Once the children were back from school, post lunch, we began working once again. I did a short story telling session, “Daddu Chala Duniya Dekhne” (Daddu travels to see the world), it’s a story about a frog who leaves his home without informing anyone to see what the world outside looks like and how he realizes the worth of his home, and returns. So, thru this story, I wanted the children to understand the importance of their home and learn to listen to their elders, in their case the care-givers of the home and their teachers.
After the story telling session, I taught them how to make paper frog thru origami. To my surprise, the youngest in the group learnt it very quick and became my assistant to teach the others.

The Tara Children’s Project, is a great initiative in a state like Bihar, which has a huge problem with HIV/AIDS and also a lot of social stigma attached to the disease, and the section of society that suffer the most due to this are innocent children and women.
My trip to Uttar Pradesh and Bihar was a good way of understanding the culture and social issues of North India. Also, the set-up of Naveen Nursery & Primary School, in Varanasi, was a great example for a small effective and honest educational center, and visiting the Root Institute and Tara Children’s Project, revealed that there are social stigmas still attached to various diseases and illness like in the past which need to be eradicated to the upliftment of society as a whole, and there are still large number of rural pockets in India that awareness in health and education has still to reach.
The 1000 Crane Project is growing its wings, and we are now, looking at building bridges with schools/institutions/homes for children in other parts of the country, who need or would like to collaborate with us, Tara Trust, helping one another help our children to grow and work towards an overall development. 

Tuesday, 15 May 2012

The 1000 Crane Project in North India - 13th April to 18th April, 2012

The north workshops of The 1000 Crane Project, started in New Delhi, went to Jodhpur in Rajasthan and then finally Varanasi, in Uttar Pradesh.
This time around, we did not travel with any children from Goa, as we were visiting partner and support schools to build a relationship for future workshops and projects together. This is also a way of sharing ideas and learning from various other children’s projects around the country.
The first stop was New Delhi, at the Udayan Ghar in Greater Noida, which is amongst one of the 6 homes run by the Udayan Care project of New Delhi. Here, we worked with the 26 girls of the home from age 6 to 17. The workshop began with a short presentation of the story of The 1000 Crane Project, how and why we started it, what is the main purpose and also telling them about the story of Sadako Sasaki, the young girl who tried to fight her cancer by wishing for peace in world.

The older girls of the home were well informed and knew a lot about Japan and the nuclear bombing in Nagasaki and Hiroshima.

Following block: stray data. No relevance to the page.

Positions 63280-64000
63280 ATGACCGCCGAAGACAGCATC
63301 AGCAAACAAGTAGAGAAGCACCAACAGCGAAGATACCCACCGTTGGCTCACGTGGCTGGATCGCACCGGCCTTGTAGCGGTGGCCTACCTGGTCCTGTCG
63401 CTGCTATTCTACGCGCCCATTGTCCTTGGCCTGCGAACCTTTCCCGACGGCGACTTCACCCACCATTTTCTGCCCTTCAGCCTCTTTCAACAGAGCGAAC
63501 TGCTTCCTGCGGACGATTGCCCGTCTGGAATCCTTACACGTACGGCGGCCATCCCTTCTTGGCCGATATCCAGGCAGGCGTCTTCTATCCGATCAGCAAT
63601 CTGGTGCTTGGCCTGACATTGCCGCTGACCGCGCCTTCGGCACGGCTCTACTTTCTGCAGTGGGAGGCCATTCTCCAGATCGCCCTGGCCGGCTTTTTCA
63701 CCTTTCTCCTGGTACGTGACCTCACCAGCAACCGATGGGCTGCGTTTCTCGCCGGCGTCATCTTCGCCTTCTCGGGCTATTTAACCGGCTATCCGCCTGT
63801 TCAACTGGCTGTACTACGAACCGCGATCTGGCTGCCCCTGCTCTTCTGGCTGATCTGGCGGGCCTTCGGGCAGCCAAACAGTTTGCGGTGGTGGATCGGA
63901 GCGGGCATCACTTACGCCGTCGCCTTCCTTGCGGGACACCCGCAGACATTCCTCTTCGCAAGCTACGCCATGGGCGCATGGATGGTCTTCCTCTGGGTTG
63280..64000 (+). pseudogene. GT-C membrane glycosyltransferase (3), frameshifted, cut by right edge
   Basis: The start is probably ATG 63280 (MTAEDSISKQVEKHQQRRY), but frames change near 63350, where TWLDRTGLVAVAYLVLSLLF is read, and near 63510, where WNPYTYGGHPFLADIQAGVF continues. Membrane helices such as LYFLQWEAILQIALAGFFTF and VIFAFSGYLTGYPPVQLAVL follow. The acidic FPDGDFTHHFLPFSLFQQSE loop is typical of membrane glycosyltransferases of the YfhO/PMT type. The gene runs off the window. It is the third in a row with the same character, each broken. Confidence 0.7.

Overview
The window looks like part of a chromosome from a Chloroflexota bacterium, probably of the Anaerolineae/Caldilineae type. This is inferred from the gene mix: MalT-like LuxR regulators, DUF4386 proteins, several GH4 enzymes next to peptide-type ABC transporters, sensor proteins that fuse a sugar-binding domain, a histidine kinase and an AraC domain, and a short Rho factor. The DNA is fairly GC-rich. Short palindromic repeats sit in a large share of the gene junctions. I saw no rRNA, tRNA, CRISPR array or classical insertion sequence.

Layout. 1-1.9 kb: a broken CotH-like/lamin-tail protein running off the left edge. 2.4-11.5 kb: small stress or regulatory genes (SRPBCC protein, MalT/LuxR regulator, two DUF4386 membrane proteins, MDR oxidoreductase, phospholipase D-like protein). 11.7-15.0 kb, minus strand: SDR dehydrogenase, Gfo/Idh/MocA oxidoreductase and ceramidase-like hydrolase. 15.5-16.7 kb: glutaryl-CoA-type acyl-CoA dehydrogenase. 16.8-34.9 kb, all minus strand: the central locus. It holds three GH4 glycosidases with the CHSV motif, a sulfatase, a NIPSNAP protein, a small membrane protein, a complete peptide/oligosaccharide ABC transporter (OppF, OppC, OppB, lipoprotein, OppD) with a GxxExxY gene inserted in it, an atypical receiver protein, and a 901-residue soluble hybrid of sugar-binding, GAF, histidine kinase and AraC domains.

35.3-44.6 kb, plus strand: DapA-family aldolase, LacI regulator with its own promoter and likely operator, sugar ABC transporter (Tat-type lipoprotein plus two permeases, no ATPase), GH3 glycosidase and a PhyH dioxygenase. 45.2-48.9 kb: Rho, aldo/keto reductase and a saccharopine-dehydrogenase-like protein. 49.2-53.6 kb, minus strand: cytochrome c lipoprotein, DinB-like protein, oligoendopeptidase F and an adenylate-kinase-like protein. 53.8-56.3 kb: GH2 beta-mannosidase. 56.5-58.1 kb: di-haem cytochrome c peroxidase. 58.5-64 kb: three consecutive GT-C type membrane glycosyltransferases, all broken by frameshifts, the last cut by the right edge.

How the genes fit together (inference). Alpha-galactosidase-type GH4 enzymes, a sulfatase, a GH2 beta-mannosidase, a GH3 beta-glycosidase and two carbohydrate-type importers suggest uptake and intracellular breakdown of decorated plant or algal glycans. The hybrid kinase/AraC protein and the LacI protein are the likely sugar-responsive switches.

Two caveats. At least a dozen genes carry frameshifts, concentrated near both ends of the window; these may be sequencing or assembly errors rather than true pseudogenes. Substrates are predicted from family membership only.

We then painted the crane T-shirts with them to be sent to Fukushima, Japan. Some of them painted universal peace T-shirts as well.
From New Delhi, we travelled to Jodhpur, to the Sucheta Kriplani Shiksha Niketan ( SKSN ) school for the physically handicapped children of the area. This school was set up in 1992, to help mainly the polio stricken children of the area, as the awareness of polio was very weak at that time. The school got a good response. It is now a residential cum day school for both both handicap boys and girls. The total number being around 550.

We spent 2 days there, and in those two days, first conducted a creative writing workshop based on the books donated to the school and the next day we carried out the Crane T-shirt painting workshop.
The creative writing or creative thinking workshop was conducted as an introduction to Tara Trust and the work we do, also for the children to know us, where we come from, and to see if they were aware of Goa and its geographical placement in the Indian sub-continent, as it our endeavor also to try and connect with the children so they learn something new about their environment and their country. It is also a way of setting a curious bug into them to start finding about new places and people around them, and not get stuck in their little cocoon of their school.

A great many of the children from this school are participants at the para Olympics so they all know London and England etc as their main sponsors come from there but are not much aware of the states within India.
The first day, as mentioned was a introduction session, we distributed the books that had been sent by a friend for them and the school library. Then we conducted a story-telling session and we gave them some basic tools on creative thinking. We did this in two sessions as the number of boys and girls was a little disproportionate – 140 boys and 45 girls.

On the second day though, due to lack of time, the girls and boys were brought together to complete the T-shirt painting task. We were also in a fix as we had planned to work on the T-shirt painting exercise only with the older boys and girls, but the younger children were also there and we did not want to disappoint them, so, had to divide them in 4 groups and then distributed the T-shirts amongst them and let them all paint together. Here as well, taking the story telling session forward, we told them the story of Sadako Sasaki and the thousand paper cranes, and about the current situation of Fukushima in Japan and are wish to help the children of Japan thru the children of India. Some of the boys were very proud about painting the T-shirts as they were going to be sent to Japan and did some good art works.

The SKSN school is a great educational center for these special children, because not only does it provide good academic learning but also takes care of the overall development and motivation for future goals for each child studying and living in the school. A really good example of a residential school for special children.